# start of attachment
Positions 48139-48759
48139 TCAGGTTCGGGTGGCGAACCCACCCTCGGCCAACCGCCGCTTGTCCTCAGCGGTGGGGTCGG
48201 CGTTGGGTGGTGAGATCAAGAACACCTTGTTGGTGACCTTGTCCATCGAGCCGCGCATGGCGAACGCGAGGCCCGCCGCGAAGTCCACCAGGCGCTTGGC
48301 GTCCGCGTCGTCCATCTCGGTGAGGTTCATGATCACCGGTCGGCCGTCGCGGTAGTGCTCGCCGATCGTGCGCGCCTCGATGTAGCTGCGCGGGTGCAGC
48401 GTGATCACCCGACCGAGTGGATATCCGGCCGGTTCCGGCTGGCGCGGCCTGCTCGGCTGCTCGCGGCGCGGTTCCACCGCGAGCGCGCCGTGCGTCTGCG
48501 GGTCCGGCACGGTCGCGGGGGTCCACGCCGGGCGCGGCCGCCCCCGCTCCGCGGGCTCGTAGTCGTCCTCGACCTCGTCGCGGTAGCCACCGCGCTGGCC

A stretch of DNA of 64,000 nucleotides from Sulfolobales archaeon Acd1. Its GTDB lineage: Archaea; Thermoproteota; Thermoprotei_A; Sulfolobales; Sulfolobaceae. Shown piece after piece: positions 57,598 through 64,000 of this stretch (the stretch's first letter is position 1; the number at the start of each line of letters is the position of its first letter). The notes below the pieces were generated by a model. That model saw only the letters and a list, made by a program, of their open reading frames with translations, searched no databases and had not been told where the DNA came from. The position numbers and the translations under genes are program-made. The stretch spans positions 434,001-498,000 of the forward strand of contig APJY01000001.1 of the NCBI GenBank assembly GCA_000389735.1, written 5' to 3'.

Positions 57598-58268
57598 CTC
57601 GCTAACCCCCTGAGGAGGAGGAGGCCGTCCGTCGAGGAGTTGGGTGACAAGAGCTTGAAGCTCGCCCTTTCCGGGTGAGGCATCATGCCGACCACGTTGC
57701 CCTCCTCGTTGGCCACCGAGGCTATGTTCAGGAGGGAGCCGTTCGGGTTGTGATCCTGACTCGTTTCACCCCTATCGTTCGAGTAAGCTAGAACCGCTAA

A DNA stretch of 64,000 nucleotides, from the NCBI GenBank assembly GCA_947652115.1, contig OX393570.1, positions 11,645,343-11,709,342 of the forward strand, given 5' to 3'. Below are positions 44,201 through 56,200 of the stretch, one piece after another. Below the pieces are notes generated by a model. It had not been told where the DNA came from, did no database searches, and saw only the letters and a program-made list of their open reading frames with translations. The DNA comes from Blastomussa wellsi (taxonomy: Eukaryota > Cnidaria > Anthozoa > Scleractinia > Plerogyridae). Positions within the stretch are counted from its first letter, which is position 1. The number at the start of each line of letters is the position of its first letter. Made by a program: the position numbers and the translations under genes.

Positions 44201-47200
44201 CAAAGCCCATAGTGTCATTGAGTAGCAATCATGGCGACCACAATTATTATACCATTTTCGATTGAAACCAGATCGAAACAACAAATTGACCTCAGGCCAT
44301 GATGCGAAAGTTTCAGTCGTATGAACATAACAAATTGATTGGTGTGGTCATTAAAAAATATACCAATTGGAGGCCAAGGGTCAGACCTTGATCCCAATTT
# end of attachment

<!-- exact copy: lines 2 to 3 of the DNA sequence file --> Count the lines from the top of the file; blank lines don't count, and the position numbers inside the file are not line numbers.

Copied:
48139 TCAGGTTCGGGTGGCGAACCCACCCTCGGCCAACCGCCGCTTGTCCTCAGCGGTGGGGTCGG
48201 CGTTGGGTGGTGAGATCAAGAACACCTTGTTGGTGACCTTGTCCATCGAGCCGCGCATGGCGAACGCGAGGCCCGCCGCGAAGTCCACCAGGCGCTTGGC